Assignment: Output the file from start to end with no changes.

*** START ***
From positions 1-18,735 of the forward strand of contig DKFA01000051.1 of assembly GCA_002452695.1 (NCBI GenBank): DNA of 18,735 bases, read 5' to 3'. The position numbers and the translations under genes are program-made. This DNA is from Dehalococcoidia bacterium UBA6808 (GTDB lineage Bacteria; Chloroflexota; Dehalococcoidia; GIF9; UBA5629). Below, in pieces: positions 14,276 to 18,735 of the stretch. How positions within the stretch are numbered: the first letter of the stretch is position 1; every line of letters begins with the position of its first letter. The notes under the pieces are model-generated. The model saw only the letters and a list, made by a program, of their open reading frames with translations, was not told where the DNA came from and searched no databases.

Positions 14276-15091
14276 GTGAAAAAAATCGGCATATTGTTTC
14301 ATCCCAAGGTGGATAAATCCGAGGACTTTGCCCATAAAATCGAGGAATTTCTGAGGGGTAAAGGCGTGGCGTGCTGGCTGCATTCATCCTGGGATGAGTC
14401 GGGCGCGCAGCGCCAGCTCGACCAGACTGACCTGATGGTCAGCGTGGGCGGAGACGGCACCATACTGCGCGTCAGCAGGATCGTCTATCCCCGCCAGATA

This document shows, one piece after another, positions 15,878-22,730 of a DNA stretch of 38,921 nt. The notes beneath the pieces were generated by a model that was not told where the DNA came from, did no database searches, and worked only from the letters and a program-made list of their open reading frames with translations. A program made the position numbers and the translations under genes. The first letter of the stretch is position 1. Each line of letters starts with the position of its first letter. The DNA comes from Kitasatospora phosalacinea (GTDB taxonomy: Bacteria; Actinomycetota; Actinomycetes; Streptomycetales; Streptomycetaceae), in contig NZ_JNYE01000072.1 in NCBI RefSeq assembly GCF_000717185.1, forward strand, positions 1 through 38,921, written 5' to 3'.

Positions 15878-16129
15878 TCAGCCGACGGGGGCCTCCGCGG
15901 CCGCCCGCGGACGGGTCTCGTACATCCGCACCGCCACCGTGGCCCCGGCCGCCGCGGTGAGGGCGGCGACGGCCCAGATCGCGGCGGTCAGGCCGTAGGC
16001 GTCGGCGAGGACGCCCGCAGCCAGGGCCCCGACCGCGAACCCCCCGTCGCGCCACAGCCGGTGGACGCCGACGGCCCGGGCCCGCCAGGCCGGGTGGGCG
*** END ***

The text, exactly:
From positions 1-18,735 of the forward strand of contig DKFA01000051.1 of assembly GCA_002452695.1 (NCBI GenBank): DNA of 18,735 bases, read 5' to 3'. The position numbers and the translations under genes are program-made. This DNA is from Dehalococcoidia bacterium UBA6808 (GTDB lineage Bacteria; Chloroflexota; Dehalococcoidia; GIF9; UBA5629). Below, in pieces: positions 14,276 to 18,735 of the stretch. How positions within the stretch are numbered: the first letter of the stretch is position 1; every line of letters begins with the position of its first letter. The notes under the pieces are model-generated. The model saw only the letters and a list, made by a program, of their open reading frames with translations, was not told where the DNA came from and searched no databases.

Positions 14276-15091
14276 GTGAAAAAAATCGGCATATTGTTTC
14301 ATCCCAAGGTGGATAAATCCGAGGACTTTGCCCATAAAATCGAGGAATTTCTGAGGGGTAAAGGCGTGGCGTGCTGGCTGCATTCATCCTGGGATGAGTC
14401 GGGCGCGCAGCGCCAGCTCGACCAGACTGACCTGATGGTCAGCGTGGGCGGAGACGGCACCATACTGCGCGTCAGCAGGATCGTCTATCCCCGCCAGATA

This document shows, one piece after another, positions 15,878-22,730 of a DNA stretch of 38,921 nt. The notes beneath the pieces were generated by a model that was not told where the DNA came from, did no database searches, and worked only from the letters and a program-made list of their open reading frames with translations. A program made the position numbers and the translations under genes. The first letter of the stretch is position 1. Each line of letters starts with the position of its first letter. The DNA comes from Kitasatospora phosalacinea (GTDB taxonomy: Bacteria; Actinomycetota; Actinomycetes; Streptomycetales; Streptomycetaceae), in contig NZ_JNYE01000072.1 in NCBI RefSeq assembly GCF_000717185.1, forward strand, positions 1 through 38,921, written 5' to 3'.

Positions 15878-16129
15878 TCAGCCGACGGGGGCCTCCGCGG
15901 CCGCCCGCGGACGGGTCTCGTACATCCGCACCGCCACCGTGGCCCCGGCCGCCGCGGTGAGGGCGGCGACGGCCCAGATCGCGGCGGTCAGGCCGTAGGC
16001 GTCGGCGAGGACGCCCGCAGCCAGGGCCCCGACCGCGAACCCCCCGTCGCGCCACAGCCGGTGGACGCCGACGGCCCGGGCCCGCCAGGCCGGGTGGGCG